NCMA Recommends: James â€œCocoâ€ Thompson, Durham, NC
Titus Brooks Heagins, James “Coco” Thompson, Durham, NC, 2003; printed 2004, inkjet print, 12 — 18 in., Gift of the artist
The photograph James “Coco” Thompson, Durham, NC is part of One God, One Faith, One Baptism by Titus Brooks Heagins. In this series the artist portrays different events and religious ceremonies at African American churches, including tent revivals, baptisms, and funerals. These spaces allow community members to engage in sacred cultural expressions and celebrate various aspects of life and death.
Heagins shows mourners gathered around a canopy under which James “Coco” Thompson is being interred. He represents the funeral service not as a sorrowful event but as a constructive time of remembrance of the deceased. The women lean forward toward the burial as they bear “the weight of [Thompson’s] memory.” Heagins captures the spirit of the moment through careful choices in perspective, contrast, and body language. –Maya Brooks, Mellon Foundation Assistant Curator
James “Coco” Thompson, Durham, NC is on view in the exhibition NC Artist Connections: The Beautiful Project, Stephen Hayes, and Há»“ng-‚n TrÆ°Æ¡ng through February 13, 2022.
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Photography during the Pandemic
Persevere, a CLICK! Photography Festival exhibition in the Museum Park curated by Jennifer Dasal and de’Angelo Dia, explores the question, “How did photography help you survive the pandemic?” Artists from across the country answered the call, and the NCMA is hosting photography events and workshops that encourage others to do the same.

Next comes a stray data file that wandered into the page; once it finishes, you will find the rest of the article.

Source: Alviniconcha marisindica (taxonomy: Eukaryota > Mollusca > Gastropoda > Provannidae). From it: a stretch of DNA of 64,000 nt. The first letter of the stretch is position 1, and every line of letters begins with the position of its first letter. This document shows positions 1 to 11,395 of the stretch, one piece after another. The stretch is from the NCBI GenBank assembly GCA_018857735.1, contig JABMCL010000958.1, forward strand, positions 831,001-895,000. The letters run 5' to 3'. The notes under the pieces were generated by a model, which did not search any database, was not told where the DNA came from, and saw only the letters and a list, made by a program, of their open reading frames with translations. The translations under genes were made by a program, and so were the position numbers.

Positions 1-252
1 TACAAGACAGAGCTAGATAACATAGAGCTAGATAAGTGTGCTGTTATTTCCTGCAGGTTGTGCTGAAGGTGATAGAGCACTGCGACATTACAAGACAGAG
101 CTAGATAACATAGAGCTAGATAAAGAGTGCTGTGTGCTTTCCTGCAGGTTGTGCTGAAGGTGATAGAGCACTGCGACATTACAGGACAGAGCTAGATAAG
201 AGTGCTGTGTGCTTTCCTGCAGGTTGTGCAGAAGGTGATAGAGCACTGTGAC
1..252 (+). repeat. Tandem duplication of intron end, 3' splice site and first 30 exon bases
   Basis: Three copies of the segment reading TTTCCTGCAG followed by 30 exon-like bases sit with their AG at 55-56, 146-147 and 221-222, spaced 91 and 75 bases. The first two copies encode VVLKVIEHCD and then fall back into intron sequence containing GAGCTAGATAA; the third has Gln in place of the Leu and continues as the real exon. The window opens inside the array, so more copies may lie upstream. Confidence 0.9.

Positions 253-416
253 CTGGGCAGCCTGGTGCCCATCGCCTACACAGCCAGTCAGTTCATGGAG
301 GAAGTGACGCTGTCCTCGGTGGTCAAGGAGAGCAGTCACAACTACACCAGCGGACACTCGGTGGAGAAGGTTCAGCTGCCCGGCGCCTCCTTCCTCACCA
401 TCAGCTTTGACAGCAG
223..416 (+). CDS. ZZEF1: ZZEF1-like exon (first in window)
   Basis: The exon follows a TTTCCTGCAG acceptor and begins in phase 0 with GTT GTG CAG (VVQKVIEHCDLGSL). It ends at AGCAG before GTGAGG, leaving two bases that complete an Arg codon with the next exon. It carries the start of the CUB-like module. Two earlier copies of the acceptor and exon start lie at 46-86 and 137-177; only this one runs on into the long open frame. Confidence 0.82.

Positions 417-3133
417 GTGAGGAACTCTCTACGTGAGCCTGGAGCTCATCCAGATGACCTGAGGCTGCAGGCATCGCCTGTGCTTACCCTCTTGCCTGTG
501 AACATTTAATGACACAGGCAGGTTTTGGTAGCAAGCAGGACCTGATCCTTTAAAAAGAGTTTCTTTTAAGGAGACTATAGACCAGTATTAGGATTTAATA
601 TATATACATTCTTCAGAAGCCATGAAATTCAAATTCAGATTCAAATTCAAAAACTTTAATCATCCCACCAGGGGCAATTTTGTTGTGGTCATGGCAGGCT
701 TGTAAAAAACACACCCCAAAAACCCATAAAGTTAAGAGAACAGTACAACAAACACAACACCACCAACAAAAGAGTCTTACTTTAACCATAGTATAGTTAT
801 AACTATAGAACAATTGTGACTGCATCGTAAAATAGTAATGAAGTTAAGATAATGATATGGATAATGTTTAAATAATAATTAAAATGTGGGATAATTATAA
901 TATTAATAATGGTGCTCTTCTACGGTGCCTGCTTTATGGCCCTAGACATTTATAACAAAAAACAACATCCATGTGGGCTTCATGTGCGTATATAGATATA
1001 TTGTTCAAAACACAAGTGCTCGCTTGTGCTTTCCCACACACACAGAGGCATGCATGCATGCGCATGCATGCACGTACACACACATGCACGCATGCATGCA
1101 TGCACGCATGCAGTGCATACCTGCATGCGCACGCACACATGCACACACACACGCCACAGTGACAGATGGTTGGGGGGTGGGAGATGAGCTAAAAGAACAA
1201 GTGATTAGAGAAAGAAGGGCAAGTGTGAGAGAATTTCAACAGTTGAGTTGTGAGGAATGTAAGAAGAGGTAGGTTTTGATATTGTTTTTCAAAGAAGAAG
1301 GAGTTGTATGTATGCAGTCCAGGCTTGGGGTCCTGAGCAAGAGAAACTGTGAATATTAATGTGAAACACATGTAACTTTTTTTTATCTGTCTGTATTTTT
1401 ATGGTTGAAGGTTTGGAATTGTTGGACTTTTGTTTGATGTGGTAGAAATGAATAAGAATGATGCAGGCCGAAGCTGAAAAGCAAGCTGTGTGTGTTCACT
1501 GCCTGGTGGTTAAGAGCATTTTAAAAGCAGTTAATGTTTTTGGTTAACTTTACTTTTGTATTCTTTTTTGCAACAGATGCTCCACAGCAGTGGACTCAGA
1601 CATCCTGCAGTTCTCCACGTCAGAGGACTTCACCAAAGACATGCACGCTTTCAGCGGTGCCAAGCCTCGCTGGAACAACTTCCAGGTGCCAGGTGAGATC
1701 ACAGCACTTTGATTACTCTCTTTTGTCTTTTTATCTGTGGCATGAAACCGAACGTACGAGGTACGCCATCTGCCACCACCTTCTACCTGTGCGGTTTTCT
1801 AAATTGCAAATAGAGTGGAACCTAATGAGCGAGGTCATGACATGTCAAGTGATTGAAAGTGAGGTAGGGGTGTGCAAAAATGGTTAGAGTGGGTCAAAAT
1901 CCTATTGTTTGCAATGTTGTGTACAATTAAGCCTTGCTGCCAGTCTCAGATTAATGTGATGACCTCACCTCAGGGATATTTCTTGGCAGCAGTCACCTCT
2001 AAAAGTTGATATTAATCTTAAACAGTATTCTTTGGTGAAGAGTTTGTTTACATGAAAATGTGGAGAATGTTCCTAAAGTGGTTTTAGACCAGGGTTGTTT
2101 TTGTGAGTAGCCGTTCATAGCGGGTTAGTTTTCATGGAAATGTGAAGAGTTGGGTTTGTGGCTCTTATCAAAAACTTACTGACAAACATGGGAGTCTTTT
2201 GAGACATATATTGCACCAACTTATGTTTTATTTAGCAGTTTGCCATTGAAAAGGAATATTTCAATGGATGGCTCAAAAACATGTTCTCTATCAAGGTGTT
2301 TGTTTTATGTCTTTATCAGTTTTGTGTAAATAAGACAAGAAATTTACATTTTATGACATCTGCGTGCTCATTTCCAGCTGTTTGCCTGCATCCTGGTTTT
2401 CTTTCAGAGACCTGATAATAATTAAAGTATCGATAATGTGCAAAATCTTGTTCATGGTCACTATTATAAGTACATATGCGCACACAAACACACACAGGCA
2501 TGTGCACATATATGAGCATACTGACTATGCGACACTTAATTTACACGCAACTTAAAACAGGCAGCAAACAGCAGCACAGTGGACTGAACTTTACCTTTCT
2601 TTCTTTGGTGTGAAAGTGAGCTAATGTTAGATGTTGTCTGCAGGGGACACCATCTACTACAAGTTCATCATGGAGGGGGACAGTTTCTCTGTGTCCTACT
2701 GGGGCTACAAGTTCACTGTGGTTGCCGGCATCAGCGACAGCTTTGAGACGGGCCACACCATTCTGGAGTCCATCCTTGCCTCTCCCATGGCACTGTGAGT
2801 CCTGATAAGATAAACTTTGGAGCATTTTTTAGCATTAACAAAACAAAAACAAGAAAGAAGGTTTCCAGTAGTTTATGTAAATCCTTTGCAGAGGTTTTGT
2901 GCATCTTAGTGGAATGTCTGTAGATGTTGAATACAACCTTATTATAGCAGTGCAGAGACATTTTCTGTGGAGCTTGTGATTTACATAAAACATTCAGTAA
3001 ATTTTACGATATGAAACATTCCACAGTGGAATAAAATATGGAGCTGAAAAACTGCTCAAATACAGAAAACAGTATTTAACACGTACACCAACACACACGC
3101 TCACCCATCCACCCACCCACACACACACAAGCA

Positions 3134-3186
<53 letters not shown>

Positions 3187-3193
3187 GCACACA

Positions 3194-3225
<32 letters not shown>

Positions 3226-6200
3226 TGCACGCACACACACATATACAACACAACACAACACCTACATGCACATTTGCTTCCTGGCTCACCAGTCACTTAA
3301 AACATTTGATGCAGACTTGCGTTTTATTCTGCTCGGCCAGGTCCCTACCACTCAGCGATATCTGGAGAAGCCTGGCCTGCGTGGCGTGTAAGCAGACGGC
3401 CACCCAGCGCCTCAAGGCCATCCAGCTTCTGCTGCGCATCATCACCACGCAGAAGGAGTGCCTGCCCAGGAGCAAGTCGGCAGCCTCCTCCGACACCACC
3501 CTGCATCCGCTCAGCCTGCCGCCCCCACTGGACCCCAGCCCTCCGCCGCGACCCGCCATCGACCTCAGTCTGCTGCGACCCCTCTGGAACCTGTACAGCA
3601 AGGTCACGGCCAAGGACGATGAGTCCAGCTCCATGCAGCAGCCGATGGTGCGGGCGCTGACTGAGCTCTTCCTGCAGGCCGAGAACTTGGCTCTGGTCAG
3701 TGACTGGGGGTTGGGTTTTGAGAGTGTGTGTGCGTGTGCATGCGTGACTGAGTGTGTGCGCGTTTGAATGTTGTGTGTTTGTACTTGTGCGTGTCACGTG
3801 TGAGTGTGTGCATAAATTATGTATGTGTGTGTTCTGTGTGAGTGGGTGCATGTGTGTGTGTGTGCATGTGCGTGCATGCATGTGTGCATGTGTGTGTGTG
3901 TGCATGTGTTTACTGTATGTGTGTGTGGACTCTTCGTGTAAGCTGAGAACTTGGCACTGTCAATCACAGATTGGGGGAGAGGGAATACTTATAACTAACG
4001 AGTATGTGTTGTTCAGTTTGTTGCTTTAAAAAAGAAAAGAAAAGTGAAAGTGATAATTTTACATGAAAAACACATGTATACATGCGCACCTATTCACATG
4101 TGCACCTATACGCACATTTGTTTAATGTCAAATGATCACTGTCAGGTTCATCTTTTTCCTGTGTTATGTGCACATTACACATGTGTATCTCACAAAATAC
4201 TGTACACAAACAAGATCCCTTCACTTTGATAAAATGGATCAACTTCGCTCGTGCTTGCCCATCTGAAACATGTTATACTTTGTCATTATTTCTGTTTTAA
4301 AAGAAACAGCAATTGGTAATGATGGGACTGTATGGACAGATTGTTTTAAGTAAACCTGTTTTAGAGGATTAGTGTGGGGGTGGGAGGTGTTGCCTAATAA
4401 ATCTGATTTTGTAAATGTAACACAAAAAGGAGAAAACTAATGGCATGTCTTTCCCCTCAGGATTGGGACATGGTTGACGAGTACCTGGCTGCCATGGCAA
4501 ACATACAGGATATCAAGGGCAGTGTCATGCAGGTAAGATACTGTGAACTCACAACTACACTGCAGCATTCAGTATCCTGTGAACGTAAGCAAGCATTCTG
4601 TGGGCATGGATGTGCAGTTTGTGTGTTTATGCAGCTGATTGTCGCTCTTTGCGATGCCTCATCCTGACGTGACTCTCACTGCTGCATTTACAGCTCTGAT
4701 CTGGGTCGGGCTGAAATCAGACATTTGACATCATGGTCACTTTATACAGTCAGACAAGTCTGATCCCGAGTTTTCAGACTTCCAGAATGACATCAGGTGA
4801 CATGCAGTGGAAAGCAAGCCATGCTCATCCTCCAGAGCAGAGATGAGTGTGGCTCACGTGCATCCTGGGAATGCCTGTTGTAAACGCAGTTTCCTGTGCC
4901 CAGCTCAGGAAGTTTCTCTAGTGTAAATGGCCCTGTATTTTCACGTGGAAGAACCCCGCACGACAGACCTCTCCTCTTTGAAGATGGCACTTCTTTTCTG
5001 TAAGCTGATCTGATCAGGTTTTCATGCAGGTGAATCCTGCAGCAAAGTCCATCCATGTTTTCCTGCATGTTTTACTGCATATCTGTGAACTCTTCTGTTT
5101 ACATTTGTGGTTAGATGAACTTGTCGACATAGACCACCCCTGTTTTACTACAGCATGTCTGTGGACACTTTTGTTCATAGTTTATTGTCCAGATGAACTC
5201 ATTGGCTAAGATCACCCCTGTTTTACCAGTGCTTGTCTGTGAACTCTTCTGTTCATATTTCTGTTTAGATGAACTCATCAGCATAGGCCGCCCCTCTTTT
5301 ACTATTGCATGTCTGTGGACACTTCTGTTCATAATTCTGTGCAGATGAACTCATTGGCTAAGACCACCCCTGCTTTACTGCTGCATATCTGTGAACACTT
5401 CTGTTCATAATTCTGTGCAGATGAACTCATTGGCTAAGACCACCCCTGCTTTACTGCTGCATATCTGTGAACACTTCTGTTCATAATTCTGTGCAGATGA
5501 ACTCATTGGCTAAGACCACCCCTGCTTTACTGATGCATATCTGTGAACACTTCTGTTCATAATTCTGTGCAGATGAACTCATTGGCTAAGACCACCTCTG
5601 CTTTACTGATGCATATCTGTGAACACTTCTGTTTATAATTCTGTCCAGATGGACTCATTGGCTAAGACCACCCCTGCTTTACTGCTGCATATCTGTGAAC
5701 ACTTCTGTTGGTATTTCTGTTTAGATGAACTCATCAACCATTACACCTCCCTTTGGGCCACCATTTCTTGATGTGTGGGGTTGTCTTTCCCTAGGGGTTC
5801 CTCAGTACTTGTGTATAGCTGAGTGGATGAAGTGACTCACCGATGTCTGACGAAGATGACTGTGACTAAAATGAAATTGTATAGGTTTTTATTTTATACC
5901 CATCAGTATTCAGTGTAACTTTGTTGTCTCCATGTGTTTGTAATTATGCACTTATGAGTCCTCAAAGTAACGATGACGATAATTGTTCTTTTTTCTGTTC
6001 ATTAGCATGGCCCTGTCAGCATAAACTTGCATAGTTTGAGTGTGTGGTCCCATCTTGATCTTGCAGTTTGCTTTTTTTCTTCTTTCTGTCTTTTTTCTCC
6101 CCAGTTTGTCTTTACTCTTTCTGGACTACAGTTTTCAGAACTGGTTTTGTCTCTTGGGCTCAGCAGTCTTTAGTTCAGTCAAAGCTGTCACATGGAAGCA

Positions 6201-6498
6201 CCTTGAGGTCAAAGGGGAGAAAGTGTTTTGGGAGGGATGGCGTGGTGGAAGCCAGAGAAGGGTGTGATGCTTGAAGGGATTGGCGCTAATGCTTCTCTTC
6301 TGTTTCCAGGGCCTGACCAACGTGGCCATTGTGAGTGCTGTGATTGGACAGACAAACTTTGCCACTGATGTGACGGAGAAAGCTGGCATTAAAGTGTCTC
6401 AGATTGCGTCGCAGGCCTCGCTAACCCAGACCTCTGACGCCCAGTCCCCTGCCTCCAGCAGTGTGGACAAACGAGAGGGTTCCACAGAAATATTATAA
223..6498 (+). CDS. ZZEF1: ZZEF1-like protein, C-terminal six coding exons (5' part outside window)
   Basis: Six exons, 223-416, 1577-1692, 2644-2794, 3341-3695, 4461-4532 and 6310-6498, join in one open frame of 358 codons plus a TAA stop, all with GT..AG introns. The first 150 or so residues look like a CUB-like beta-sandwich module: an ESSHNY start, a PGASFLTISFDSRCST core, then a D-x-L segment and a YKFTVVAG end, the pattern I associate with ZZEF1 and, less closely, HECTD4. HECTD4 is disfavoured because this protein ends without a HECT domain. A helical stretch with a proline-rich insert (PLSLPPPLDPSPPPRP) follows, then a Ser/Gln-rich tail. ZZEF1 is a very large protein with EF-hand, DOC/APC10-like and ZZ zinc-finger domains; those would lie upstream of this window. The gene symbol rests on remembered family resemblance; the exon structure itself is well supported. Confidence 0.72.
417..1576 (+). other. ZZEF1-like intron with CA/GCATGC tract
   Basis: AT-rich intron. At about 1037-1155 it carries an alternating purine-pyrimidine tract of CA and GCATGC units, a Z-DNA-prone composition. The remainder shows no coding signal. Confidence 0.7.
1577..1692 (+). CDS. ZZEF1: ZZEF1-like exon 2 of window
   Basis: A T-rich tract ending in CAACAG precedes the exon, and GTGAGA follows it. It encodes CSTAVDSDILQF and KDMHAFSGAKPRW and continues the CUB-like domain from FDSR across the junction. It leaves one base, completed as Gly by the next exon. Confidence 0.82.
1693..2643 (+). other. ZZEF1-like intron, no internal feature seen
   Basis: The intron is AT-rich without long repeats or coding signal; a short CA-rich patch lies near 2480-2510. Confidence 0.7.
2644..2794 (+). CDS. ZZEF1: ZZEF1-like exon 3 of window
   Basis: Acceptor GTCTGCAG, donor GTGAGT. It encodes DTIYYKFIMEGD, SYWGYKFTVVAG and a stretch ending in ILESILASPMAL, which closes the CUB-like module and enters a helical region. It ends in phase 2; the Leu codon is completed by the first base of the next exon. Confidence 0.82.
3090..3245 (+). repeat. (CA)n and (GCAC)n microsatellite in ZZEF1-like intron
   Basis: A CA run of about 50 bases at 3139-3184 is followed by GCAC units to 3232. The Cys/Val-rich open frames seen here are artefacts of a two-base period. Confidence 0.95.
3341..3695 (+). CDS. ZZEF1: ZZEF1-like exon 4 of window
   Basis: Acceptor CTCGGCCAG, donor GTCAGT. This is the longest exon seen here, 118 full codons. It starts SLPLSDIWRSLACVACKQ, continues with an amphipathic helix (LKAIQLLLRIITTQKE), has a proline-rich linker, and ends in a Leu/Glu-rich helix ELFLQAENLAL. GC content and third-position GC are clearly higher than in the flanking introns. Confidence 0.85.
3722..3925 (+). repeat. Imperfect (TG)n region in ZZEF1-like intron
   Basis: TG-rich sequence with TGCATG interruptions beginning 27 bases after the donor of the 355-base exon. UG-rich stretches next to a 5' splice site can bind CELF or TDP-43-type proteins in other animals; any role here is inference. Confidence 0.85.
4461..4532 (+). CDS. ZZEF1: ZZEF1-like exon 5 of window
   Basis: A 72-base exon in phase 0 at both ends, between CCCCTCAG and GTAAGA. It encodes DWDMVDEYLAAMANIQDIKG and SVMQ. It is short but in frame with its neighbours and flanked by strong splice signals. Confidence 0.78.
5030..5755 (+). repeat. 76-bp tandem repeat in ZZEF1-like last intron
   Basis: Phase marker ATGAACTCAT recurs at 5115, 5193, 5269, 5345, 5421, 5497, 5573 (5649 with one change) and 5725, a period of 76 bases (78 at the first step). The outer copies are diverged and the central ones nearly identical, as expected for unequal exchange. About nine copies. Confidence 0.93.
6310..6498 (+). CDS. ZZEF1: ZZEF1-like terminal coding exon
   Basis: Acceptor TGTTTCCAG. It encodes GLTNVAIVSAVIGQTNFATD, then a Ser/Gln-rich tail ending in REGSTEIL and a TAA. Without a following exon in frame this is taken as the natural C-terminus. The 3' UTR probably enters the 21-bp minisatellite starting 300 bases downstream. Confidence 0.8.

- Saturday, October 9: Explore the art of portraiture with acclaimed photographer Titus Brooks Heagins in this workshop.
- Sunday, October 10: Tune in or attend the free CLICK! Photography Festival keynote lecture by Heagins, “Portraiture as Political Struggle.”
I’ll Be Seeing You
James “Coco” Thompson, Durham, NC explores the weight of memories carried by loved ones, particularly women, of those lost. The 1938 song “I’ll Be Seeing You” became a hit-turned-jazz-standard during World War II, when many were serving overseas. Billie Holiday’s recording with Eddie Heywood’s orchestra is one of the best-known versions of this sentimental classic.
Join us for a 35 mm screening of the Spike Lee coming-of-age film Crooklyn on Saturday, October 23, at 2 pm. The movie, based on memories of Lee and his siblings, tells the story of Troy, coping with rambunctious brothers, eccentric neighbors, and the challenges of being a young girl in the Bedford-Stuyvesant neighborhood of Brooklyn in the 1970s.
Image © 1994 Universal Pictures